"Let the Sunshine In"
Music by Galt McDermott
Lyrics by James Rado & Gerome Ragni
sung by Sheila, Dionne & Company
The main purpose of Hair was to showcase the "hippie" lifestyle. But with that lifestyle comes the poignant philosophy and peace-loving antics that the "hippies" wanted to share with everyone. This song, which ends the show, became a massive hit with its soulful repetition of the title phrase as the on-stage hippies step out into the audience and ask them to join their giant sing-in. It was even successfully covered by the pop group the 5th Dimension when they paired it with one of Hair's other great hits (which you may see later in this list!).
"I've Grown Accustomed To Her Face"
from My Fair Lady
Music by Frederick Loewe
Lyrics by Alan Jay Lerner
sung by Professor Henry Higgins
Henry Higgins has a lot of blustery solo numbers in Lerner and Loewe's masterpiece. But most of those numbers are sung at someone (usually his addled friend Colonel Pickering!). However, it is this final song that is Higgins' only soliloquy. Throughout the entire show, he bristles at the show of pure emotion and he huffs and puffs against the little things Eliza does to change his daily routine. But after she has left his house, it is only then that he has realized how much she has come to mean to him. For a character like him to admit that he has "grown accustomed to her face," that is one of the most romantic things ever said in a Musical.
from The Music Man
Music & Lyrics by Meredith Wilson
sung by Professor Harold Hill & Company
Just listening to the score of The Music Man and you feel transported to another time. Every song sound like the "popular" music of the early 20th Century. And of course, Meredith Wilson was heavily inspired by the classic band music that we all hear when the high school or college band performs at sporting events. It is this song that gets the audience to marching along with the dancers on the stage. When the song is reprised at the end of the show, the theatre is filled with a live marching band that the audience feels like there actually are "76 Trombones" blaring at them this catchy tune.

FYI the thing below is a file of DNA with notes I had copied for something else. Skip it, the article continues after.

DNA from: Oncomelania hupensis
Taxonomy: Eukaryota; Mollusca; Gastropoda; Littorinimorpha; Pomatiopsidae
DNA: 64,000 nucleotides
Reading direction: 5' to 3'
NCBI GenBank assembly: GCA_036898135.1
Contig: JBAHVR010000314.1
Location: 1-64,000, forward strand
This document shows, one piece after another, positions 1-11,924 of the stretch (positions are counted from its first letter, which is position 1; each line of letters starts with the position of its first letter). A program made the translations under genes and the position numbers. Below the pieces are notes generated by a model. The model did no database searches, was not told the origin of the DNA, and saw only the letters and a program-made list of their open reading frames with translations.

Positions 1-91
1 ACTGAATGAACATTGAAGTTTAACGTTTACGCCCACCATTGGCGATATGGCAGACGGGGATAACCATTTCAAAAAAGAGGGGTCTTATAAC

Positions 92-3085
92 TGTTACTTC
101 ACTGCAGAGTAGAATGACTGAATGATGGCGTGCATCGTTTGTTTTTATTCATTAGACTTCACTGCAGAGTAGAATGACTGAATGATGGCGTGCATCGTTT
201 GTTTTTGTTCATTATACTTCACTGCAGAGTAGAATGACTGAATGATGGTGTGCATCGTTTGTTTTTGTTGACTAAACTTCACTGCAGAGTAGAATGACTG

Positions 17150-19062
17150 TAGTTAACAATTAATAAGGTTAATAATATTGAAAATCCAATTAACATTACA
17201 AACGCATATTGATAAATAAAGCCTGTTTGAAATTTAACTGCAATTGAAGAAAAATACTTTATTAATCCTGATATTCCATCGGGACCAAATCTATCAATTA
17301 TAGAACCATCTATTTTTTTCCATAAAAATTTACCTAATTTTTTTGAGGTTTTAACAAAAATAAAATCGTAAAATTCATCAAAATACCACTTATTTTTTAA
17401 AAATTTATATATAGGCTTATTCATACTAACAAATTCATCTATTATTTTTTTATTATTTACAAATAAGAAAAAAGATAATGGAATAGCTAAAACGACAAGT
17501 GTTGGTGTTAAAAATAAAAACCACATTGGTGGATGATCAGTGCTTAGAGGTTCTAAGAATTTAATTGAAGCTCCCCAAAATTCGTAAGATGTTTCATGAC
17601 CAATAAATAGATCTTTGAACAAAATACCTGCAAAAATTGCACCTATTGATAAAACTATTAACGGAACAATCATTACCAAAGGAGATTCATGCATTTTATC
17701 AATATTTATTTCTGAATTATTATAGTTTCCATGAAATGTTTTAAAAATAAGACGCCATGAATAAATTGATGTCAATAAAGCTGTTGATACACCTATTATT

from A Funny Thing Happened On the Way To the Forum
Music & Lyrics by Stephen Sondheim
sung by Pseudolus & Company
I already talked about this number almost a year ago when I did my 10 FAVORITES of the Greatest Broadway Opening Numbers and this song topped that list. But just to re-hash, when this show was out of town in Washington DC, it was not going well. Producer Harold Prince and director George Abbott brought in their friend Jerome Robbins to try to "fix" the show before it could open on Broadway. And his immediate note was to change the opening number. He told Stephen Sondheim to write a new song that basically told the audience what they were in for, and Sondheim was very concerned about writing a "funny" song. Robbins then reassured him and said: "Don't worry about the jokes! Just write the song, I'll take care of the jokes!" And the number became one of the most popular hits of the season. Sondheim himself said, based on what Robbins did with the number: "You could have read the phone book afterwards and the audiences still would have been rolling in the aisles!"
Tomorrow, I will reveal 10 more of the Greatest Broadway Songs and we will dive right into the top 50 of our list (including two songs from the same show!!!).